Townes Van Zandt one of America’s greatest songwriters was born today. He would have been 72, but left this world in 1997, far too early.
If to live is to fly, as Townes Van Zandt would warble, then he himself, to quote from his devout admirer Willie Nelson, was an angel flying too close to the ground. His quavering voice flattened with alcoholic pickling, the burdensome weight of bodily pain palpable in his throat, Van Zandt’s powerful songs resonated through artists such as Emmylou Harris, Steve Earle, the Cowboy Junkies, and Tindersticks over the decades with a decidedly dark edge to the proceedings. While often compared to Bob Dylan in terms of songwriting prowess, Van Zandt’s words relied less on stream-of-conscious glossolalia than on the barren wastelands inside his own head. The result is more Samuel Beckett than Lightnin’ Hopkins, and lines like, “I got a friend at last…/ His name’s Codeine/ He’s the nicest thing I’ve ever seen/ Together we’re gonna wait around and die,” convey a trailer-park existentialism that can make for a rough listen– one preferably with the windows shut and the whiskey opened, the gas on and the lights off. (Andy Beta, “Townes Van Zandt: Absolutely Nothing”, Pitchfork, February 5, 2003)
Townes Van Zandt (March 7, 1944 – January 1, 1997), was an American singer-songwriter. Many of his songs, including “If I Needed You” and “To Live Is to Fly”, are considered standards of their genre. He had a small and devoted fanbase, but never had a successful album or single and even had difficulty keeping his recordings in print. In 1983, six years after Emmylou Harris had first popularized it, Willie Nelson and Merle Haggard covered his song “Pancho and Lefty”, scoring a number one hit on the Billboard country music charts.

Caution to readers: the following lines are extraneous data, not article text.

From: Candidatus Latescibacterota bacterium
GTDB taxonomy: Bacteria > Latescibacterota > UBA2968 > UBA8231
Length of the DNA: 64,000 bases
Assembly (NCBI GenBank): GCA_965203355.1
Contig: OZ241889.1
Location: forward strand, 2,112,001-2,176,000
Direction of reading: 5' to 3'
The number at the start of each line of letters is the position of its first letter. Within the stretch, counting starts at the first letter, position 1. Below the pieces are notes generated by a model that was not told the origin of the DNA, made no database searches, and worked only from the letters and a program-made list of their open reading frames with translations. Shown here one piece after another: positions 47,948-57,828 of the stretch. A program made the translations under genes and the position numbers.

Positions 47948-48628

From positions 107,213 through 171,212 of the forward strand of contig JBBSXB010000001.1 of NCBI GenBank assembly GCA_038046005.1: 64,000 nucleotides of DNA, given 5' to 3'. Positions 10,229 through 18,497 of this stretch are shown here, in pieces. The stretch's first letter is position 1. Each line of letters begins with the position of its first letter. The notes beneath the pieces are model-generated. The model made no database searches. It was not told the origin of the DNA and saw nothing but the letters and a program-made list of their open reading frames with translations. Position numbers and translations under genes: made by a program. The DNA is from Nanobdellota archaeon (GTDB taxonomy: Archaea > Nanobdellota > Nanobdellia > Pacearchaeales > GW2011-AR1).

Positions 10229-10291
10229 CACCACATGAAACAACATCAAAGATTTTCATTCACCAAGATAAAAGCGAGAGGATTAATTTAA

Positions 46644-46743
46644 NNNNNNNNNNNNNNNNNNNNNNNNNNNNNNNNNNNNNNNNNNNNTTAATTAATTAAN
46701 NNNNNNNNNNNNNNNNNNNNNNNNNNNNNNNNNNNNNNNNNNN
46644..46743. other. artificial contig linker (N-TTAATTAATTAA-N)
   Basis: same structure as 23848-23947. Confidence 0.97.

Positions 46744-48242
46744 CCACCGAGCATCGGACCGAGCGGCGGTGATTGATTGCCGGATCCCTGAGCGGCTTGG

Townes was a holy mess, his life a mix of the sublime and the horrific. By the time he died of a heart attack at 52 on New Year’s Day, 1997, the Fort Worth native had written a large batch of enduring songs and become the subject of colorful tales—many of them even true. They will be retold on March 28 when Austin City Limits airs “A Celebration of Townes Van Zandt,” during which Emmylou Harris, Willie Nelson, Lyle Lovett, Nanci Griffith, Steve Earle, Guy Clark, and others reminisce about their friend and play his songs. At the taping of the show on December 7, Nelson and Harris did “Pancho and Lefty,” which he and Merle Haggard took to number one on the country charts in 1983. Harris and Earle sang “If I Needed You,” which she and Don Williams took to number three in 1981. Griffith sang “Tecumseh Valley” and Lovett “Flyin’ Shoes,” as each had been doing in concert for years. Griffith called Townes “one of our greatest native folk songwriters.”
Before the show, Susanna Clark, who was one of Townes’s best friends, recalled how her husband, Guy, and Rodney Crowell reacted to seeing a TV interview with Griffith after he died. Griffith had said, “If there weren’t a Townes Van Zandt, there would be no Nanci Griffith.” Hearing that, Crowell said, “There’d be no Rodney Crowell.” Guy said, “There’d be no Guy Clark.” You could add Lovett, Earle, Jimmie Dale Gilmore, and Joe Ely to that list, as well as hundreds of wannabes with acoustic guitars and whiskey visions learning to play “Pancho and Lefty,” analyzing every twist and shade in its melody and lyrics and dreaming of the open road. For better and worse, Townes was the most influential Texas songwriter of his time. (Michael Hall, “The Great, Late Townes Van Zandt”, Texas Monthly, March 1998. Accessed 3/7/2016.)
When asked about his inspiration for arguably his biggest hit, “Paucho & Lefty”, Van Zandt answered with typical humility.
“I realize that I wrote it, but it’s hard to take credit for the writing, because it came from out of the blue. It came through me and it’s a real nice song and, I think, I’ve finally found out what it’s about.”
Today let us remember Townes Van Zandt for his songs and his humanity.